I have been at the World Social Forum in Tunis and had a thrilling conversation with Ashish Kortari, http://kalpavriksh.org/
We shared the idea, that the convergences (of different alternatives) can only take place at the level of principles. And many organisations worldwide have been moving forward with that idea and they came up with a set of principles I want to share with you here and to suggest them as the basis for further discussion and adaptions for our purposes:
Here they are:
Please comment intensively
- what you like
- what you don’t like and why
- what you can and cannot agree with
- suggest reformulations and share the arguments you have for a new suggestion.
I will then take care of incorporating it into the set of principles.
Here we go!
(taken from the key principles of Radical Ecological Democracy and the People’s Sustainability Treaties as formulated here http://sustainabilitytreaties.org/draft-treaties/radical-ecological-democracy/; this principles are constantly updated)
#1: Ecological integrity
The functional integrity of the ecological processes (especially the global freshwater cycle), ecosystems, and biological diversity that is the basis of all life on earth.
#2: Deep equity and justice
Equitable access of all human beings, in current and future generations, to the conditions needed for human well-being (socio-cultural, economic, political, ecological), without endangering any other person’s access; equity between humans and other elements of nature; and social, economic, and environmental justice for all.
3: Right to meaningful participation
The right of each citizen and community to meaningfully participate in crucial decisions affecting her/his/its life, and to the conditions that provide the ability for such participation, as part of a radical, participatory democracy.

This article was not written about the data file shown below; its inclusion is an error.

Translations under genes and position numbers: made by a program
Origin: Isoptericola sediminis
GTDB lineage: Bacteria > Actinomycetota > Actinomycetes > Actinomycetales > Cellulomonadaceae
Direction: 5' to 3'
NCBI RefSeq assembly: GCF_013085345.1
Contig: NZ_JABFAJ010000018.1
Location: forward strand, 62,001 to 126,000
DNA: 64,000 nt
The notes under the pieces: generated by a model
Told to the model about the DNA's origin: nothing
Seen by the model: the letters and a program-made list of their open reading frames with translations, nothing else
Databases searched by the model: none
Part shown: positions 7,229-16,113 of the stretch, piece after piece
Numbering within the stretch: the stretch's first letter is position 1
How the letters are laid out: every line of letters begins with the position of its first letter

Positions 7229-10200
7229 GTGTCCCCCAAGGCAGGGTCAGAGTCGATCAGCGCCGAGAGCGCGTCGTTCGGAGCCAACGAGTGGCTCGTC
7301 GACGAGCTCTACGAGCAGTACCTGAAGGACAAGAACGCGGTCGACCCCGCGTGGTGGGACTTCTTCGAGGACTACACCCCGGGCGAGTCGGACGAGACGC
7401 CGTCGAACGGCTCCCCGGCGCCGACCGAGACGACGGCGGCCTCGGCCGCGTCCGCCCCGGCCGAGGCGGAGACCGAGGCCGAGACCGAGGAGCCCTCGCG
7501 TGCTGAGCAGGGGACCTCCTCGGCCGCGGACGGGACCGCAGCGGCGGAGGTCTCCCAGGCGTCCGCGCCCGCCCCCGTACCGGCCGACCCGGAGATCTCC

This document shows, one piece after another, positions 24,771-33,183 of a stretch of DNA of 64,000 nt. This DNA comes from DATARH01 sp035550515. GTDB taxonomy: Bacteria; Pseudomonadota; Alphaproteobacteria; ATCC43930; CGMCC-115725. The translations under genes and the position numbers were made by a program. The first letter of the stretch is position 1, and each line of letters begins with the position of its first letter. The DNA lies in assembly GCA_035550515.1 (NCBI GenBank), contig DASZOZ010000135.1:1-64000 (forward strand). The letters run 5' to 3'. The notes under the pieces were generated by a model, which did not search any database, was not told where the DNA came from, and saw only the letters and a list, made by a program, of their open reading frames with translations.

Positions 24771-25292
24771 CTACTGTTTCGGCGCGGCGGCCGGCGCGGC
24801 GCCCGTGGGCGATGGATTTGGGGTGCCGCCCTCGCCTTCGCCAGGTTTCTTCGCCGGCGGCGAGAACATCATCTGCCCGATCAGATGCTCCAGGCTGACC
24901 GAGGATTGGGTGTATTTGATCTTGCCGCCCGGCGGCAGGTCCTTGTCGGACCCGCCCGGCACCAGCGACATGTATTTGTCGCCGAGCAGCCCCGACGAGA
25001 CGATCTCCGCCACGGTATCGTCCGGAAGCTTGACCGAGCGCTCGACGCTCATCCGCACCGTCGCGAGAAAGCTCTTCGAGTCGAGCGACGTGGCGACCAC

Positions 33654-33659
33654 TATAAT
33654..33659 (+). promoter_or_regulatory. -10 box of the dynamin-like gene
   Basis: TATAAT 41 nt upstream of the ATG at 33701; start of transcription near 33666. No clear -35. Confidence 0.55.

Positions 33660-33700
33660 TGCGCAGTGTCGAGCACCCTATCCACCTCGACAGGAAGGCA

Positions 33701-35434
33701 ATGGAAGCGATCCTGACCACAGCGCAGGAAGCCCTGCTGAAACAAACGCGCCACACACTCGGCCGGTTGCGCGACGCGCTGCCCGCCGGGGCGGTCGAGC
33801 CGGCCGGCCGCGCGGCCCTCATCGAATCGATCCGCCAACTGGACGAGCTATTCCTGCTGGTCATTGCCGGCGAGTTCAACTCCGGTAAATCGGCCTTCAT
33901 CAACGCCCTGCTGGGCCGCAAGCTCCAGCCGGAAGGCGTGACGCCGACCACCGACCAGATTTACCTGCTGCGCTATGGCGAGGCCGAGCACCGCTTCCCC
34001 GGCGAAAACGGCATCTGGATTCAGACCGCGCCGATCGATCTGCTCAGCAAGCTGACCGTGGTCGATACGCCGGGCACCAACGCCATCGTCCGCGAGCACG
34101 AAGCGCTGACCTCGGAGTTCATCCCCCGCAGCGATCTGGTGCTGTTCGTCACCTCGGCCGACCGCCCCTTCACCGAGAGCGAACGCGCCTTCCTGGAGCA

The responsibility of each citizen and community to ensure meaningful decision-making that is based on the twin principles of ecological sustainability and socio-economic equity.
The integrity of the diversity of environments and ecologies, species and genes (wild and domesticated), cultures, ways of living, knowledge systems, values, livelihoods, and polities (including those of indigenous peoples and local communities), in so far as they are in consonance with the principles of sustainability and equity.
6: Collective commons and solidarity
Collective and co-operative thinking and working founded on the socio-cultural, economic, and ecological commons, respecting both common custodianship and individual freedoms and innovations within such collectivities, with inter-personal and inter-community solidarity as a fulcrum.
7: Rights of nature
The right of nature and all species (wild and domesticated) to survive and thrive in the conditions in which they have evolved, and respect for the ‘community of life’ as a whole.
8: Resilience and adaptability
The ability of communities and humanity as a whole, to respond, adapt and sustain the resilience needed to maintain ecological sustainability and equity in the face of external and internal forces of change, including through respecting the conditions enabling the resilience of nature.
9: Subsidiarity and ecoregionalism
Local rural and urban communities (small enough for all members to take part in decision-making) as the fundamental unit of governance, linked with each other at bioregional and ecoregional levels into landscape, regional, national and international institutions that are answerable to these basic units.